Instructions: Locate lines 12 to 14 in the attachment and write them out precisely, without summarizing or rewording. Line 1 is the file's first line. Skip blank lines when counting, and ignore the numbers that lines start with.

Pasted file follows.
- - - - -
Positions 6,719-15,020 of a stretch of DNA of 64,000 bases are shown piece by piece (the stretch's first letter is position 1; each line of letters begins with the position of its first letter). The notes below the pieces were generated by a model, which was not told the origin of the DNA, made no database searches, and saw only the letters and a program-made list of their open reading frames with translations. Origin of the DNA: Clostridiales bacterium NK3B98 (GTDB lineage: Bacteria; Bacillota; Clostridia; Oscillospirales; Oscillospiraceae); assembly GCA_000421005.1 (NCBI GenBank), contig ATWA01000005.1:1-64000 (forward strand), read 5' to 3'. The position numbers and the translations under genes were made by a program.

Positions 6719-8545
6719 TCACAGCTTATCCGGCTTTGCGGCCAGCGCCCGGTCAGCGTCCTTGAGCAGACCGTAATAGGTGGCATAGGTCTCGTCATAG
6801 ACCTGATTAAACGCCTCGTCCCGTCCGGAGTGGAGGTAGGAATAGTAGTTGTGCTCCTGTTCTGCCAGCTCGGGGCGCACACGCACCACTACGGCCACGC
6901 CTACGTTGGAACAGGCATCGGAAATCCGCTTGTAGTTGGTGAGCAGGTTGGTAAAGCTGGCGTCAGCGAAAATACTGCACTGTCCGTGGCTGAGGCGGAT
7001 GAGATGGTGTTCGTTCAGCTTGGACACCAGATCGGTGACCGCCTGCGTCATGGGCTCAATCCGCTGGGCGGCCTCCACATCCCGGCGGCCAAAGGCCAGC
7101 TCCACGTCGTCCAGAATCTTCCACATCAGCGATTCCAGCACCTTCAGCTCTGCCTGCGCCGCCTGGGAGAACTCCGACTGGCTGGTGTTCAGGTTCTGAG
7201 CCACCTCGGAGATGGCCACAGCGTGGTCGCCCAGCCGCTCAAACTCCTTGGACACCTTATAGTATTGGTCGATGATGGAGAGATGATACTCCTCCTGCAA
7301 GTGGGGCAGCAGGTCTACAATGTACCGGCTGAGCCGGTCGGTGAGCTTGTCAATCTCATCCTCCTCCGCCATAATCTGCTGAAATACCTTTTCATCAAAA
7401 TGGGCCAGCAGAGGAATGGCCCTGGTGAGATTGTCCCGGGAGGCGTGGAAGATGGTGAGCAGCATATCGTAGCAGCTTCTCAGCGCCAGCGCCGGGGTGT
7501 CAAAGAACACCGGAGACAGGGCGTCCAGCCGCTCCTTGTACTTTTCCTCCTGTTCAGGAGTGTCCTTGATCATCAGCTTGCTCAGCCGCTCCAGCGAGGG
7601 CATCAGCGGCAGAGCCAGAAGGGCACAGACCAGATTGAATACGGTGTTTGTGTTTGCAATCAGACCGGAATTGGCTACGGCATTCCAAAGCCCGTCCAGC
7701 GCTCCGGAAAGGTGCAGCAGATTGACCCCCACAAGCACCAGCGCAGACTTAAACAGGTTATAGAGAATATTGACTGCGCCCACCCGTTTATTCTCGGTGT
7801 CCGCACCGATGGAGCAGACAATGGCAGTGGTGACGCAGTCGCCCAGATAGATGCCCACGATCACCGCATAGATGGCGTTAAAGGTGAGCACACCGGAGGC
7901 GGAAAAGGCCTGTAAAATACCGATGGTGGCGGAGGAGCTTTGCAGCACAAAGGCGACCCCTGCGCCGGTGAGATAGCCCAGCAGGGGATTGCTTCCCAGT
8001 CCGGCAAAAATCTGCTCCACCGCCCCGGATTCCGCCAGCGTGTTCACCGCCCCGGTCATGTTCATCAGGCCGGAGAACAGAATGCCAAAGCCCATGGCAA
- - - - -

7601 CATCAGCGGCAGAGCCAGAAGGGCACAGACCAGATTGAATACGGTGTTTGTGTTTGCAATCAGACCGGAATTGGCTACGGCATTCCAAAGCCCGTCCAGC
7701 GCTCCGGAAAGGTGCAGCAGATTGACCCCCACAAGCACCAGCGCAGACTTAAACAGGTTATAGAGAATATTGACTGCGCCCACCCGTTTATTCTCGGTGT
7801 CCGCACCGATGGAGCAGACAATGGCAGTGGTGACGCAGTCGCCCAGATAGATGCCCACGATCACCGCATAGATGGCGTTAAAGGTGAGCACACCGGAGGC